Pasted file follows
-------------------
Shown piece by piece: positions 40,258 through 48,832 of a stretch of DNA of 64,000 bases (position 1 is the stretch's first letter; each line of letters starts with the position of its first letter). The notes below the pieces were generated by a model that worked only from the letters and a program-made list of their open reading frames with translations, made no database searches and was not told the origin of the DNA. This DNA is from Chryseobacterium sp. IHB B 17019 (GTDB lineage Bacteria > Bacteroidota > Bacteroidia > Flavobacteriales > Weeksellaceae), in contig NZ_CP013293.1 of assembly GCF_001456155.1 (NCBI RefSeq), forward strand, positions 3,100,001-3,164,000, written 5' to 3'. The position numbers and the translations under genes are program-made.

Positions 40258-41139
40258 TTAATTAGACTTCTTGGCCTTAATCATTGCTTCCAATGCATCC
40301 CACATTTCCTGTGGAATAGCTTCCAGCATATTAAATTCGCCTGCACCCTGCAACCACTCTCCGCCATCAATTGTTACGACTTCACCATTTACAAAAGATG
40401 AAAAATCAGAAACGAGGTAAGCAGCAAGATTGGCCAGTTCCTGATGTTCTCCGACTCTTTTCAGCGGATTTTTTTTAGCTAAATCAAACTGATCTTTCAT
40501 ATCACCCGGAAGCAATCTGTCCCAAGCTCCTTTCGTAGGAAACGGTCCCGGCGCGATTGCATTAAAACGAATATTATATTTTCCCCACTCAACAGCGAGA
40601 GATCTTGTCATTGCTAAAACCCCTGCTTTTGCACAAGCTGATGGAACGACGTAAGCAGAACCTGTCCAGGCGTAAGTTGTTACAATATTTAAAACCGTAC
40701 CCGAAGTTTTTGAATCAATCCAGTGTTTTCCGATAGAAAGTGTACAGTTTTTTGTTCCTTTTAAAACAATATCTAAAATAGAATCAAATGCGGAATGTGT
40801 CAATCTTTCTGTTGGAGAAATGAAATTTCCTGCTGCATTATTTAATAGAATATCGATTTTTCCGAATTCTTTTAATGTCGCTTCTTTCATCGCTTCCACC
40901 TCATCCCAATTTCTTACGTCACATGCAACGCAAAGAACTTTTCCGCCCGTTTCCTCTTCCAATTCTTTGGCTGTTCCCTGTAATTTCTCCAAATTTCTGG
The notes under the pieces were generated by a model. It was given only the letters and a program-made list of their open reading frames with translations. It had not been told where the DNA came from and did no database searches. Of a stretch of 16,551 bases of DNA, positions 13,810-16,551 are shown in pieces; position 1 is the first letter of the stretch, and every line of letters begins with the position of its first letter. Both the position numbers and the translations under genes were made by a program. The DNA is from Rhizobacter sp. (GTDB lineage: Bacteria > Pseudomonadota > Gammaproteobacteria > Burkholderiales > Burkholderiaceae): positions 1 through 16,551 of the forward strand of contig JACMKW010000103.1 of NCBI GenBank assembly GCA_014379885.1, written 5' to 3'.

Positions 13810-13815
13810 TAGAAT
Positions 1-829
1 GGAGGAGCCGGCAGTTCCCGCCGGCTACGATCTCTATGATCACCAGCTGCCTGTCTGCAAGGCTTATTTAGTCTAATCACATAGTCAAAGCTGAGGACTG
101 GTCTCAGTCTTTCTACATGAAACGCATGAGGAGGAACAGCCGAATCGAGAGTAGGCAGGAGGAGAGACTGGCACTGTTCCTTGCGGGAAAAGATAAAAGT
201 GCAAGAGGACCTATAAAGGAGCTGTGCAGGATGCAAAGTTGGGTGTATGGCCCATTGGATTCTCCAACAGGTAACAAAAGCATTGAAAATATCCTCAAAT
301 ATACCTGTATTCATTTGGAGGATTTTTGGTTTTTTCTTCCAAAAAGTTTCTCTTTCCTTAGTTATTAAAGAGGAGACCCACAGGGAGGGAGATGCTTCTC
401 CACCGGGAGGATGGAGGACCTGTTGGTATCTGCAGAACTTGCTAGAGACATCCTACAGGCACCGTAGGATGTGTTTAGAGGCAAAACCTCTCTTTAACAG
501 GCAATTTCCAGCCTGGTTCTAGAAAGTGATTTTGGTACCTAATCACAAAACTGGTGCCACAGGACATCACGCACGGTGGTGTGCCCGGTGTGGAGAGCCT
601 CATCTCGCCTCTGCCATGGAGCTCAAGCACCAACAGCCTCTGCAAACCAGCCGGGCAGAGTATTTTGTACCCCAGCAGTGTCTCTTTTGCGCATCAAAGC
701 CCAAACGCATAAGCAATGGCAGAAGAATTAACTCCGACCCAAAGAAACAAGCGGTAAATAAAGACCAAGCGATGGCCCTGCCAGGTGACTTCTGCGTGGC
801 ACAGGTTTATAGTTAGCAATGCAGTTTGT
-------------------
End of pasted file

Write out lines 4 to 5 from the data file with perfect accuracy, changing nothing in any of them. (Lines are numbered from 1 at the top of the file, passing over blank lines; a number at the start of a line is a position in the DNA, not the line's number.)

40301 CACATTTCCTGTGGAATAGCTTCCAGCATATTAAATTCGCCTGCACCCTGCAACCACTCTCCGCCATCAATTGTTACGACTTCACCATTTACAAAAGATG
40401 AAAAATCAGAAACGAGGTAAGCAGCAAGATTGGCCAGTTCCTGATGTTCTCCGACTCTTTTCAGCGGATTTTTTTTAGCTAAATCAAACTGATCTTTCAT